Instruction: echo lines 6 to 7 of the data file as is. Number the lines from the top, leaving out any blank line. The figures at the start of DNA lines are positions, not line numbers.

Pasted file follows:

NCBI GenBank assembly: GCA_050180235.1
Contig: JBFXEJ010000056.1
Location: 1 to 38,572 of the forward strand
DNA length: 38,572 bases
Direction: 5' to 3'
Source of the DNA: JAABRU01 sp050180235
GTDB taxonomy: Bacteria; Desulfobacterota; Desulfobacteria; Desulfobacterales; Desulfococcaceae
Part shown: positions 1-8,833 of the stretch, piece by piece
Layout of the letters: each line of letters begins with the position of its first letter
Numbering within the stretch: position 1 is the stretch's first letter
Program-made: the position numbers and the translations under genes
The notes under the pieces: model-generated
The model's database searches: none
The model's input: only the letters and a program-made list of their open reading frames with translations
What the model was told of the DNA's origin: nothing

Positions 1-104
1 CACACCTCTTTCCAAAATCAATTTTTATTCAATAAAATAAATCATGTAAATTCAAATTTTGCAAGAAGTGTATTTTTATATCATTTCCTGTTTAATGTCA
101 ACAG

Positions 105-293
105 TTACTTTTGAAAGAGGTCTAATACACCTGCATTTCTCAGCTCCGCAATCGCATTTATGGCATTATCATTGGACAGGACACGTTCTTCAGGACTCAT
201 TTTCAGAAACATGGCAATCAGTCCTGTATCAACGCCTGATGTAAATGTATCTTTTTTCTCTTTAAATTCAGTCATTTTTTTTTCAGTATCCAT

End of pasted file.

Source of the DNA: JAABRU01 sp050180235
GTDB taxonomy: Bacteria; Desulfobacterota; Desulfobacteria; Desulfobacterales; Desulfococcaceae